Limitations

Limitations of the study include small sample size, host response bias and limited duration of follow-up. Therefore, studies with larger samples, longer time periods, and long follow-up will help to establish the hypothesis about efficacy of SDF.

The present study showed significant reduction in tooth hypersensitivity within 24 hours that were maintained for 7 days but we did not use ice as a stimulus to measure the pain. Any unintended irritation resulting from the treatment was transient and minor. [5]

Conclusion

In the present study we could conclude that silver diamine fluoride is an effective and safe tooth desensitizer which requires minimal clinical time and technique.

References

  1. Pathan AB, Bolla N, Kavuri SR, Sunil CR, Damaraju B, Pattan SK. Ability of three desensitizing agents in dentinal tubule obliteration and durability: An in vitrostudy. J Conserv Dent 2016;19:31-6.
  2. GG Craig, GM Knight, JM McIntyre. Clinical evaluation of diamine silver fluoride/ potassium iodide as a dentine desensitizing agent. A pilot study. Aus Dent Jour 2012; 57: 308–311
  3. N. Permata, A Rahardjo, M. Adiatman, and Samnieng P. Efficacy of silver diamine fluoride and combination with CO2 laser in reducing dentin hypersensitivity. Journal of Physics: Conference 2018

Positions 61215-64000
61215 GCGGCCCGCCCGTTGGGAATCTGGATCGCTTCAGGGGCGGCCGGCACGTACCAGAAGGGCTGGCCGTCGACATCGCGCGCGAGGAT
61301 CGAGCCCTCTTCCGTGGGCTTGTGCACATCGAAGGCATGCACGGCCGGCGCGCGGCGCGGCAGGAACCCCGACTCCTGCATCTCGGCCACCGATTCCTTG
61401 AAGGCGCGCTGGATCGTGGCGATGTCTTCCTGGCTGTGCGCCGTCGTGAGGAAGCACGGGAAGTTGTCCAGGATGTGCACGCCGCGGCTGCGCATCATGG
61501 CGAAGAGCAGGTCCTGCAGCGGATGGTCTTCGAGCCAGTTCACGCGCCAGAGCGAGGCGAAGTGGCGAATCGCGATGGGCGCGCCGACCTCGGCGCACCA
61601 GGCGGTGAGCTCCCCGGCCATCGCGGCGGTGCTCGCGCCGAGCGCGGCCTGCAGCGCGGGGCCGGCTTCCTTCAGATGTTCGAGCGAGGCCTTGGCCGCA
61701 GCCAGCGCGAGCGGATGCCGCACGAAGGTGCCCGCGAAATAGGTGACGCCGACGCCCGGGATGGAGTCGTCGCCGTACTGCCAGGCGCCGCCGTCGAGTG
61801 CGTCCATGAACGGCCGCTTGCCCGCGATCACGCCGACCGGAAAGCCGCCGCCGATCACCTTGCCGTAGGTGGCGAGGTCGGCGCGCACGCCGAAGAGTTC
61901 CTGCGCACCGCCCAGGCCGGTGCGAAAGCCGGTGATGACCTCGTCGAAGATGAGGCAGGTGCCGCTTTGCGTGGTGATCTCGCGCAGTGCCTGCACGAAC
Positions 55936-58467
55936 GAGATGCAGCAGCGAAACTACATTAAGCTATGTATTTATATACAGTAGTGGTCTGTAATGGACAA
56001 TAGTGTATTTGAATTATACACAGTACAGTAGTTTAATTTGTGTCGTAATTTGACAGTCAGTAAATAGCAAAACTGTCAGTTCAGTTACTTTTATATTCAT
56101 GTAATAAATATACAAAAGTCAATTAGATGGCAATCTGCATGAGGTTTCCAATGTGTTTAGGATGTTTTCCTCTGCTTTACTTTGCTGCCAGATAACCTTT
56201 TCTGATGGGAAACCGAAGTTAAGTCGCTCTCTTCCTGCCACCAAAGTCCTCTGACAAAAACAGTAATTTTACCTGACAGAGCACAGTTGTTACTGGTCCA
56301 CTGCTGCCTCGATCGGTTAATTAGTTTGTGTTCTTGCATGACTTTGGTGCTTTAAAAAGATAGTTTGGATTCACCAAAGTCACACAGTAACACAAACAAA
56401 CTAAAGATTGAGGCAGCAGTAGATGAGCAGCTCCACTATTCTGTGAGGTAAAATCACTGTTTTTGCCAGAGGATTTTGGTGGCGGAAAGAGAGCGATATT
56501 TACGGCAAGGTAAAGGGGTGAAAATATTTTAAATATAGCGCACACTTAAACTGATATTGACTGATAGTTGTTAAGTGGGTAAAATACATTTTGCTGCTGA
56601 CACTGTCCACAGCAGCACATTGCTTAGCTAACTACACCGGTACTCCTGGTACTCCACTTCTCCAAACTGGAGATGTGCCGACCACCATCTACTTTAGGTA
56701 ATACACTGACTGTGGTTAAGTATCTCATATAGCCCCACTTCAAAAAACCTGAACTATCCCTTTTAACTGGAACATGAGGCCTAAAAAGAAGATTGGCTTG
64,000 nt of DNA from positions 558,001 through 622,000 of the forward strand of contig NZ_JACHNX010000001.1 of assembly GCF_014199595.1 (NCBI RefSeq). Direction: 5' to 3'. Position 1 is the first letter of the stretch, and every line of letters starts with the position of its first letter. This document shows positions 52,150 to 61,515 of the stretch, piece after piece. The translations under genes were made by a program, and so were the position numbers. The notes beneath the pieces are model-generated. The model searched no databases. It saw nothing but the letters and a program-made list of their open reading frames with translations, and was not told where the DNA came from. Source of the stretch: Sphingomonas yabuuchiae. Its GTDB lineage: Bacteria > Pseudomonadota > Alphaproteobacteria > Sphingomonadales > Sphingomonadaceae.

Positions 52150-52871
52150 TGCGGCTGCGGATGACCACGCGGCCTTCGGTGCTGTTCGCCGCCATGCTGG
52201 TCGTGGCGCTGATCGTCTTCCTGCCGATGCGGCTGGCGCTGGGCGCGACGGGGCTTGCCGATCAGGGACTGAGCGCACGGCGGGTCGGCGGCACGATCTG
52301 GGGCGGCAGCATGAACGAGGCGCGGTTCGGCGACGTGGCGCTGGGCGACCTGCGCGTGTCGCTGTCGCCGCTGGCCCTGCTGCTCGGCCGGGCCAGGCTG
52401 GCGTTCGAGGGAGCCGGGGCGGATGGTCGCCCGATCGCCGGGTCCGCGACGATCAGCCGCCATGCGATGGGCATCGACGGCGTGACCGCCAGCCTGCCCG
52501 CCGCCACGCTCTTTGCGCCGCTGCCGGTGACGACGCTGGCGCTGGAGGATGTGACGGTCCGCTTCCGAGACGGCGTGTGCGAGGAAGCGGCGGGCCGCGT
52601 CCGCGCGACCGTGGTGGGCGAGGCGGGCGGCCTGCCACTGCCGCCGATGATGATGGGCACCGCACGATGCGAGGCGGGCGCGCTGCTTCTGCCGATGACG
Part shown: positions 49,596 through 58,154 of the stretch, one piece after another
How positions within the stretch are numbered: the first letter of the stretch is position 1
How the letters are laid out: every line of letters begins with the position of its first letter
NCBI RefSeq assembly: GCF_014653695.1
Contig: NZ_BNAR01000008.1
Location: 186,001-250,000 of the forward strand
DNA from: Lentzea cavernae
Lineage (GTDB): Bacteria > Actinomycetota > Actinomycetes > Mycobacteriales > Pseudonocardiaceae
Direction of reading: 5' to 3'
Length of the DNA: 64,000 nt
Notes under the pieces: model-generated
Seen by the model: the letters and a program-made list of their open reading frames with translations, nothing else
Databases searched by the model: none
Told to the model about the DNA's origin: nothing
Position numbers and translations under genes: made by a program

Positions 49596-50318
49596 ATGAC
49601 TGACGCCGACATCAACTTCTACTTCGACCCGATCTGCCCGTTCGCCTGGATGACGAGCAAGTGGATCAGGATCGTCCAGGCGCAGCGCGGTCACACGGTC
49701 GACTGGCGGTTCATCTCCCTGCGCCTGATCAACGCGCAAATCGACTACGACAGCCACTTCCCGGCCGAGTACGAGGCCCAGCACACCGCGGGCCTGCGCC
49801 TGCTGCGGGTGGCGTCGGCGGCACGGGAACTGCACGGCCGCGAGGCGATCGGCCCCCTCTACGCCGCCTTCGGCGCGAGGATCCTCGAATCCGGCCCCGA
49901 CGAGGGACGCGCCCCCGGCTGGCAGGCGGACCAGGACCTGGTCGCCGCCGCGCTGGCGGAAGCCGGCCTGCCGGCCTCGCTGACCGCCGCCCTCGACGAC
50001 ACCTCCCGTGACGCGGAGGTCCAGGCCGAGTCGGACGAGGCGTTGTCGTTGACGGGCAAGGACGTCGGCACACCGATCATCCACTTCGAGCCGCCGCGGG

4. Mei ML, Lo EC, Chu CH. Clinical Use of Silver Diamine Fluoride in Dental Treatment. Compend Contin Educ Dent. 2016;37(2):93-quiz100.
  5. J. L. Castillo, S. Rivera1, T. Aparicio, R. Lazo1, T.-C. Aw, L. L. Mancl4, and P. Milgrom. The Short-term Effects of Diammine Silver Fluoride on Tooth Sensitivity: a Randomized Controlled Trial. J. Dent Res 2011; 90(2):203-208!17
  6. Ravishankar P, Viswanath V, Archana D, Keerthi V, Dhanapal S, Lavanya Priya KP. The effect of three desensitizing agents on dentin hypersensitivity: A randomized, split-mouth clinical trial. Indian J. Dent Res 2018;29:51-55.
  7. Shalin Shah, Vijay Bhaskar, Karthik Venkatraghavan, Prashant Choudhary, Ganesh M., Krishna Trivedi. Silver Diamine Fluoride: A Review and Current Applications. Jour of Adv Oral Res 2014; 5(1): 25-35
  8. Svante Twetman. “The evidence base for professional and self-care prevention erosion and sensitivity”. BMC Oral Health 2015, 15(Suppl 1):S4
  9. Trowbridge HO. Mechanism of pain induction in hypersensitive teeth. In: Rowe NH, editor. Hypersensitive dentine: Origin and management. Ann Arbor, USA: University of Michigan; 1985. pp. 1–10.
  10. Miglani S, Aggarwal V, Ahuja B. Dentin hypersensitivity: Recent trends in management. J Conserv Dent. 2010;13(4):218-224. doi:10.4103/0972-0707.73385

Avatar of Dr Sarath Sreekumar
Dr Sarath Sreekumar
I am a postgraduate final year student in Public Health Dentistry studying in Bangalore institute of dental sciences.